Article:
September 13, 2004: Departure Day
Written By Dan Suthers, September 14, 2004
Our first day began at 0700 (7:00 am) Monday at the NOAA dock near Sand Island, with an expected departure of about 0900. (Actually, for me the day began the morning before, as I had not gone to bed Sunday night as I tried to wrap up business in my laboratory before the 5 week trip.) We had already loaded most of our gear over the past several days, so today we only needed to bring on personal gear and find our bunks. My wife and son said goodbye and went to have breakfast, after which they would wait at Aloha Tower to wave as we went by.
The crew were very busy preparing for this maiden voyage of the Hi`ialakai to the Northwestern Hawaiian Islands, while people like me waited and waited. At about 0830, crew began to disassemble the gangplank, and at 0840 the ship switched to its own power. Various tests of the engines and thrusters were completed, and shore services (including the Internet) were disconnected at about 0939.
In the process of final checks it was discovered that the scientific freezer was broken. This freezer is in the "wet lab," and was stocked with fish for feeding Monk seals. It would also be used for storage of scientific specimens as they were collected. The freezer could not be fixed quickly, yet was essential to the voyage. What to do? After some deliberation, two large freezers (the horizontal household types, pictured) were purchased, lashed onto the deck, and plugged in via extension cords. This was a negligible expense compared to the cost of keeping the ship idle. Fish were transfered to the new freezers, and by 14:30 we had pulled most offshore lines aboard and were ready to go.
Unfortunately the delay had bumped us to the end of the harbor traffic queue. While we waited for our turn, the Sette, Hi`ialakai's sister ship, came into view. They needed our parking spot, so both boats waited until we received permission to depart: anchors aweigh at 1544. Needless to say, no wife nor son waved from Aloha tower as we went by.
We headed offshore a few miles and stopped to conduct boat launch and safety training. Originally we were to spend most of the day on this training, but due to the delay, we conducted an abbreviated version, leaving the remainder for our arrival at French Frigate Shoals. After an all-hands ship orientation at 1630, the 8 meter boat (pictured) and then the 10 meter boat were launched in moderate seas (but still a little challenging for the first time), while a storm engulfed Honolulu and treated us to a luminous rainbow. The pilot of the 10 meter jet boat impressed everyone with its agility and tight turns.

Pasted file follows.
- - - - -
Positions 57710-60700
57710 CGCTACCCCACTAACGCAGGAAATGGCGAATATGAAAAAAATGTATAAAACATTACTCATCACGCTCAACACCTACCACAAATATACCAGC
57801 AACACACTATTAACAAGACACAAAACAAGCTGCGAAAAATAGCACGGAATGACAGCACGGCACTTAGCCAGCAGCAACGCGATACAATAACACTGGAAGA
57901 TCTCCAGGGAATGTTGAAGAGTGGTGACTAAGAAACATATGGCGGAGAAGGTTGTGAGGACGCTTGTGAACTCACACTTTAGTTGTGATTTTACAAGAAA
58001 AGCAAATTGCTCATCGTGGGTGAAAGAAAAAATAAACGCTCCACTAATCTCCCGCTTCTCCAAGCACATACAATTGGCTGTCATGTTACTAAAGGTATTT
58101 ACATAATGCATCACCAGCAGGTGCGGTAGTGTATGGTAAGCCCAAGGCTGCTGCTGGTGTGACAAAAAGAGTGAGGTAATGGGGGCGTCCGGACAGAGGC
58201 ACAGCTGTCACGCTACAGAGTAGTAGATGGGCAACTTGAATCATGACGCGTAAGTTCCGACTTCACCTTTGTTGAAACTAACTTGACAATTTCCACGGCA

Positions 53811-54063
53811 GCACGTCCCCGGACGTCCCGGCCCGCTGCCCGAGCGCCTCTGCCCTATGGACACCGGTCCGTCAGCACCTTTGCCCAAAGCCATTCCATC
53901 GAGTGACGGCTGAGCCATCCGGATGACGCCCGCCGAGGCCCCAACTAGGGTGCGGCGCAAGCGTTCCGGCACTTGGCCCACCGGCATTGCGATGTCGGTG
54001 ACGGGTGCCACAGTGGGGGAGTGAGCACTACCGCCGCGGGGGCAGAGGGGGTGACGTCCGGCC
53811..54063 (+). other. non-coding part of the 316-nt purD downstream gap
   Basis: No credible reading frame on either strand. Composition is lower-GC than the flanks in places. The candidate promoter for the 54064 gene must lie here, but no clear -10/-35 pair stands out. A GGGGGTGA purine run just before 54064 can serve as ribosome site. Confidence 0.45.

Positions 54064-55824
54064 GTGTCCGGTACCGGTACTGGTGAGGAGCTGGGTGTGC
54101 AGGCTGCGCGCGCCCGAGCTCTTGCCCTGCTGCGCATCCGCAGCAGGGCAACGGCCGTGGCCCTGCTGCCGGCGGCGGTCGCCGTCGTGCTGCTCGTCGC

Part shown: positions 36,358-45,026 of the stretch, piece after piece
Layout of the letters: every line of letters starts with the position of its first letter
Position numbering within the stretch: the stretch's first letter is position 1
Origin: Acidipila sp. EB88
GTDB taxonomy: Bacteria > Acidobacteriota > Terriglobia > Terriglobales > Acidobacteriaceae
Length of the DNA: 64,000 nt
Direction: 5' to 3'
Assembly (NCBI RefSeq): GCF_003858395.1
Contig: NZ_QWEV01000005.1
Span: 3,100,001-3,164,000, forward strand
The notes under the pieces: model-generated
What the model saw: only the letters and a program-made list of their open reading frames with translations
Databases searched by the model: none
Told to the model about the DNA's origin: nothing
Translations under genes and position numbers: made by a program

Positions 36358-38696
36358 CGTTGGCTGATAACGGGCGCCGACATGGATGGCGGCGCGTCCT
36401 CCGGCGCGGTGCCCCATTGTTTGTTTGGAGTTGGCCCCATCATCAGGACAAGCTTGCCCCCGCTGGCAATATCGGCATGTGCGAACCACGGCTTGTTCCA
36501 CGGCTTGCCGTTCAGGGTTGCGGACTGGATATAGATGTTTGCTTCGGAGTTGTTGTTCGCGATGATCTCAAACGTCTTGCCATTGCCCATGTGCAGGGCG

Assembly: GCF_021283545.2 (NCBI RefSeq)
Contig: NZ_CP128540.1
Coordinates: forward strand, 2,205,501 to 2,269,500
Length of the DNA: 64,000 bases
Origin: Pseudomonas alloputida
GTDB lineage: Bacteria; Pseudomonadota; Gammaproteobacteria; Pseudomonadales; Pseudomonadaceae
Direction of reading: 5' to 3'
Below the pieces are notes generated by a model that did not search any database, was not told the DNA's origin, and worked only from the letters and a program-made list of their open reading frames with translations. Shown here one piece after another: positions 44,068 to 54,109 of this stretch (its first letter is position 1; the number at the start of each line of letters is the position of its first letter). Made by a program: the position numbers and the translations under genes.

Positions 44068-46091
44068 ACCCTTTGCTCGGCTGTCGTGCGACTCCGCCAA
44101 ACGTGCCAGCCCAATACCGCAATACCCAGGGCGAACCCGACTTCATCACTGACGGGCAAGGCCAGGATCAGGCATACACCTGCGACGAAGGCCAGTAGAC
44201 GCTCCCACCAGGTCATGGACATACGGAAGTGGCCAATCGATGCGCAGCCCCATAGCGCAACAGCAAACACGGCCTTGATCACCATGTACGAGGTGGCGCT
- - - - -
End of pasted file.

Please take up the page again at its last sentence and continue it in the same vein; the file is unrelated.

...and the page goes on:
Training included a brief skin-dive by all divers, followed by a simulation of a dive accident aboard the 8 meter boat. The divers and crew practiced procedures for bringing a diver back to the Hi`ialakai and into the decompression chamber. (I'll explain this chamber in a future feature story. It is used to treat a diver who, for whatever reason, has surfaced too quickly from the depths.)
After training, the 10m boat ferried a visitor, NOAA operations manager Dana Wikles, to shore where he would return to Seattle. Meanwhile, sunset off the leeward coast of O`ahu was "observed at 1837," but any veteran sunset watcher knows that the best is yet to come well after the glowing orb (and perhaps a green flash) is last seen. As the evening light fades, first the most intense and then the most subtlety beautiful hues make their appearance.
By 1920 the 10 meter boat was secure, and we departed for French Frigate Shoals shortly thereafter. I watched from the stern as the lights of Honolulu, quite beautiful from offshore, receded slowly into the darkness. Watching the dark waters go by, I reflected on my ancestor, John Howland, who fell off the Mayflower, but was rescued. I resolved not to repeat history during this voyage.
While most of the staff relaxed, I was busy in the dry lab, uploading pictures from my camera to the computer and preparing this web site. But exhaustion soon overtook me, and at 0930 (after discovering that I had forgotten my toothbrush!) I fell into my gently rocking bunk as we motored into the night. This was not my first night on a boat, but it was my first night on one at sea. I have no trouble with sea sickness, but the motion is most noticeable when one stops working and is laying still. A little "mind over motion" solved the problem: I imagined myself as a baby, rocking in my mother's cradle.
See also these NOWRAMP 2002 journal entries:
8/30/02 Departure Anxiety and Invasive Species by Andy Collins
08/30/02 Day of Departure by Carlos Eyles